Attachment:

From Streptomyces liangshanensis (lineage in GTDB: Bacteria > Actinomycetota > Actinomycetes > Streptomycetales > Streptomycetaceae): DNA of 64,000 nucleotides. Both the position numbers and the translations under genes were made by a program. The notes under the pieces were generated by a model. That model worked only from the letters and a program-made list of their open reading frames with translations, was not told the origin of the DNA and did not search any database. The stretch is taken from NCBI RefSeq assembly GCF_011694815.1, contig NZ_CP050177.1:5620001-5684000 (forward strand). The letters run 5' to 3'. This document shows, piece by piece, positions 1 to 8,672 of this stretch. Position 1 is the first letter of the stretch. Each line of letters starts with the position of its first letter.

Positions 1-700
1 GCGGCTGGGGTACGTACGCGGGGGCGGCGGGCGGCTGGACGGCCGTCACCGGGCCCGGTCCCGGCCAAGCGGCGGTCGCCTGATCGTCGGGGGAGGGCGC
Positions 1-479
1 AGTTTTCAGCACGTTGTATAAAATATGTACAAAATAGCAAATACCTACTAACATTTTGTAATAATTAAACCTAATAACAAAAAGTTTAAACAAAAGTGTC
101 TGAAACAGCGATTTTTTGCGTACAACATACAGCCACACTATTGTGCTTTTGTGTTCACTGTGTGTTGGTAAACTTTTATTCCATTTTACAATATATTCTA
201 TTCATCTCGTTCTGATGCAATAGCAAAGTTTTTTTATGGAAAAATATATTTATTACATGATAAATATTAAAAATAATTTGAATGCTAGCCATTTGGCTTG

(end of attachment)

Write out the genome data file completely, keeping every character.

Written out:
From Streptomyces liangshanensis (lineage in GTDB: Bacteria > Actinomycetota > Actinomycetes > Streptomycetales > Streptomycetaceae): DNA of 64,000 nucleotides. Both the position numbers and the translations under genes were made by a program. The notes under the pieces were generated by a model. That model worked only from the letters and a program-made list of their open reading frames with translations, was not told the origin of the DNA and did not search any database. The stretch is taken from NCBI RefSeq assembly GCF_011694815.1, contig NZ_CP050177.1:5620001-5684000 (forward strand). The letters run 5' to 3'. This document shows, piece by piece, positions 1 to 8,672 of this stretch. Position 1 is the first letter of the stretch. Each line of letters starts with the position of its first letter.

Positions 1-700
1 GCGGCTGGGGTACGTACGCGGGGGCGGCGGGCGGCTGGACGGCCGTCACCGGGCCCGGTCCCGGCCAAGCGGCGGTCGCCTGATCGTCGGGGGAGGGCGC
Positions 1-479
1 AGTTTTCAGCACGTTGTATAAAATATGTACAAAATAGCAAATACCTACTAACATTTTGTAATAATTAAACCTAATAACAAAAAGTTTAAACAAAAGTGTC
101 TGAAACAGCGATTTTTTGCGTACAACATACAGCCACACTATTGTGCTTTTGTGTTCACTGTGTGTTGGTAAACTTTTATTCCATTTTACAATATATTCTA
201 TTCATCTCGTTCTGATGCAATAGCAAAGTTTTTTTATGGAAAAATATATTTATTACATGATAAATATTAAAAATAATTTGAATGCTAGCCATTTGGCTTG